AS I grew up in a rural area and moving to the city opened up a new sense of the night. There is a certain point in the city at night when you can feel as if you are on your own - you can possess the space in some way. The urban early morning can be incredibly peaceful. There is a sense that everything has stopped for a while, that everyone is sleeping. You can rest in that waiting moment before it all starts again. When I was filming in the city I discovered there is one hour when it is OK to be polite to people - when you can say `good morning` to strangers and it is acceptable. It is that moment when it starts to get light - the first time I experienced it I was really taken by surprise, and I realised that the healthy dog-walkers and workers were assuming I had got up early, rather than stayed out late.
LLF It`s as if there is a sense of early morning collusion. Your Nightworkers (2005) piece that will be showing in Vitrine spaces explores this secret time of the city in more detail. It will mirror you own flanerie in 5am Return, but this time the viewer will be the one moving through the city. In six city centre windows at night you show individuals who work at night (including a nurse, electrician, and night porter) sleeping. They will be seen resting at the very time when they will be at work.
AS These are the people that keep the city keep functioning, but they remain hidden. Each night it is as if they come in, shift the scenery, and then disappear as soon as the curtain comes up again in the morning. As well as filming each night worker sleeping in their homes, I have interviewed each person to learn about how this nocturnal occupation influences their lives.
LLF And the night workers become visible in this very intimate view you present. These people own the city at night - like people who work in a cinema or in a gallery they looking on at others` leisure behaviour with a different, almost irreverent, relationship to the nocturnal city that to others becomes a special place as night falls. This perception relates to Nocturne (2005), also showing at Leeds City Art Gallery, where you film a single shadowed doorway at night. On one monitor the video reveals the action - kissing couples, arguing couples, people pissing, secret exchanges. On a second monitor you transcribe the actions, turning the activities into a screenplay that recounts the most banal events. People use the shadows as a private space at night with the public city as if one can become invisible.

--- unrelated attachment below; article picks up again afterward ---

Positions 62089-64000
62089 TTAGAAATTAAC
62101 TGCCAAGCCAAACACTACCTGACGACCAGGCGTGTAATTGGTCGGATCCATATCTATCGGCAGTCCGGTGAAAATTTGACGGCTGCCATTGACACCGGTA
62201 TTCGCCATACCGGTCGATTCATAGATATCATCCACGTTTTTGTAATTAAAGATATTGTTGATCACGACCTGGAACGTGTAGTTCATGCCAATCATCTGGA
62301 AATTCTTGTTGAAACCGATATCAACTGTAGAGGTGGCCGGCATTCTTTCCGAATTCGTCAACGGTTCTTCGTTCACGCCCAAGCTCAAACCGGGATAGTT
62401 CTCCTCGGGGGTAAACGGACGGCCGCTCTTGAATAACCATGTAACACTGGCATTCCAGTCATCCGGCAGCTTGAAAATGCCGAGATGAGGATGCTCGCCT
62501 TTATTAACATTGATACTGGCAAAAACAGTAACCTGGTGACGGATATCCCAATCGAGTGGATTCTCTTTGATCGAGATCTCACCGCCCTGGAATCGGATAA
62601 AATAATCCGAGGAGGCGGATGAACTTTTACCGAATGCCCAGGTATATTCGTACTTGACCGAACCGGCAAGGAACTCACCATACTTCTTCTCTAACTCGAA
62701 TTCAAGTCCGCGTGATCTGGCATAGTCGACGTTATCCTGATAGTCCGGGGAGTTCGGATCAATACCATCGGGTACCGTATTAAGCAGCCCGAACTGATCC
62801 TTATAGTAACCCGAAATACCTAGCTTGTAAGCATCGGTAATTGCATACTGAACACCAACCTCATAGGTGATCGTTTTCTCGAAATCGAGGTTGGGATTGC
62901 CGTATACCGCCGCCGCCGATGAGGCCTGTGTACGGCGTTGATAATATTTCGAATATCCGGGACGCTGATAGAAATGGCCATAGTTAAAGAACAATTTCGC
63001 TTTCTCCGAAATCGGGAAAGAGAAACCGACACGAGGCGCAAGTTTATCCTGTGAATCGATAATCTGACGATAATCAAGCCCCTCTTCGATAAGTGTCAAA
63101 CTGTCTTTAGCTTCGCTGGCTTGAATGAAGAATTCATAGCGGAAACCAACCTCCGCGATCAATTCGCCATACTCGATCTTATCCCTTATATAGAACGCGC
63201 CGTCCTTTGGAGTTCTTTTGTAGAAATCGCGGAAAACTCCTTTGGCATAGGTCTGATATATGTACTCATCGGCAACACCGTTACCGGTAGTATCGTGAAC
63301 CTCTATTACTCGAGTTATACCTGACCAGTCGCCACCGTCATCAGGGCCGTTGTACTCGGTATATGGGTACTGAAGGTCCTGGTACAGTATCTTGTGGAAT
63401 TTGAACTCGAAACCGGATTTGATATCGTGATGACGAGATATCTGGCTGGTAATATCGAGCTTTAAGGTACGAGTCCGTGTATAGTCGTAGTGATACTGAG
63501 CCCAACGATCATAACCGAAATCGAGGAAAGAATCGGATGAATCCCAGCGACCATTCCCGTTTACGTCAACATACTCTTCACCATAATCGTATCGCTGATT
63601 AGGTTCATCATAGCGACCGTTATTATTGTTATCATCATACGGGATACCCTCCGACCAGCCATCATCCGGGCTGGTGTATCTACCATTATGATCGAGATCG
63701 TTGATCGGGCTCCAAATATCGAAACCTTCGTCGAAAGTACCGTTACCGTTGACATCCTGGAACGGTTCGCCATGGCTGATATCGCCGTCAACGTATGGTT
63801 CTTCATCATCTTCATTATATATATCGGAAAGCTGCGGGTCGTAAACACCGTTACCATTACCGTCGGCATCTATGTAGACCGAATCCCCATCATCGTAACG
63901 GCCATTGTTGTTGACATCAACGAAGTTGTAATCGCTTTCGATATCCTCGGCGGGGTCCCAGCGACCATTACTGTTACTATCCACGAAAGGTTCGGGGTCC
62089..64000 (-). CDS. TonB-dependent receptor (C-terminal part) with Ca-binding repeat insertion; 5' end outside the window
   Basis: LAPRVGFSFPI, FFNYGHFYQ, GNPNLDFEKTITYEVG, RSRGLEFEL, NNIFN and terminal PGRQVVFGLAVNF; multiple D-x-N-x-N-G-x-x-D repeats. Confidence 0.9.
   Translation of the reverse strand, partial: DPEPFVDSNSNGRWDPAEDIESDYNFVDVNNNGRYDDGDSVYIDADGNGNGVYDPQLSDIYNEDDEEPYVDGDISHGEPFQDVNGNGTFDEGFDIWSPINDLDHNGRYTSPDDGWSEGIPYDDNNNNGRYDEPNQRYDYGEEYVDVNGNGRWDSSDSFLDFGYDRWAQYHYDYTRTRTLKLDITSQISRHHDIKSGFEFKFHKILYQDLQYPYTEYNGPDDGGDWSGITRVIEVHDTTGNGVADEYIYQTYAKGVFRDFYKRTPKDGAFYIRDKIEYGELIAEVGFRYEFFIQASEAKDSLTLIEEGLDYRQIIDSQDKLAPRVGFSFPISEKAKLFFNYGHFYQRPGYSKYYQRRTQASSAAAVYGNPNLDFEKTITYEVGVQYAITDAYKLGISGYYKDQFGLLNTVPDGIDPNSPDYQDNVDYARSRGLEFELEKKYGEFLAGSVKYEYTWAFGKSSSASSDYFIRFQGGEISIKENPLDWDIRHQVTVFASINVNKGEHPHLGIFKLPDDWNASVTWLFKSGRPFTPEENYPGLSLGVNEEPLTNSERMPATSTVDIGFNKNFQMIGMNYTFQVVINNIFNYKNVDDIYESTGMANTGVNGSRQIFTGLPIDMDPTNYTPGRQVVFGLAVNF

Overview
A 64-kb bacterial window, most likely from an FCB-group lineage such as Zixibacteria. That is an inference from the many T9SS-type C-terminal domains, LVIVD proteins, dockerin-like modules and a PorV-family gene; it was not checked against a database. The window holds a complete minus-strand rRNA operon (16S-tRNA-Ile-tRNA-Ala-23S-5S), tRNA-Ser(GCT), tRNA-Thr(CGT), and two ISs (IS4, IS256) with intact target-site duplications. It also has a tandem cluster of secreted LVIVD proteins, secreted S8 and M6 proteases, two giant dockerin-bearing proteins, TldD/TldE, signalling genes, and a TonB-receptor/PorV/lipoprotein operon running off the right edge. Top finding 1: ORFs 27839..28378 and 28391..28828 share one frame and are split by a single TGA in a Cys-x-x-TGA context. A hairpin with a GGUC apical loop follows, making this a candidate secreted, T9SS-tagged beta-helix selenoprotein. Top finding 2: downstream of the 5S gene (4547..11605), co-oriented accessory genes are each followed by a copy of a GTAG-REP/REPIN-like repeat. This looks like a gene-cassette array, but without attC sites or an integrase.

AS In this framed three-metre wide space in the middle of a city all this activity happens. I think that if you look and wait every place has its own stories and layers of meanings that, over time, open a space of speculation. I noticed how same events kept on repeating - you could pretty much write scenes that would happen again and again as dramas would unfold. In the editing I would identify the lead protagonist, or actor, and each scene would begin when they entered the frame and end when they left.
LLF Cities become places for performance at night - people act out an ideal identity on stepping out for the night or steel themselves into an untouchable being when walking alone. As the light changes and colour seeps out our behaviour changes, and your work focuses how people operate within this nocturnal suspension of time.
AS Yes, I know the script of the city at night. Waiting becomes a part of the process of the work itself in the act of editing as I review what happens. With this work the viewer, I hope, will allow himself or herself to wait and wait, to see if something happens. The medium of video changes real time - just three-minutes can seem so long once it is recorded as measured and experiential time are so very different. Boredom is tied to expectation.
LLF Boredom is fascinating - it is certain state of mind that is related to repetition. Gertrude Stein wrote of the continuous present where she described how experience and knowledge, as well as knowledge of experience and experience of knowledge, are based on endless repetition that becomes new with each return. You are offering non-hours to the viewer, giving us extra time by turning your attention to it, and with this experience doubles. It is as if you take up John Cage`s advice that `the world changes according to the place we place our attention. This process is addictive and energetic.`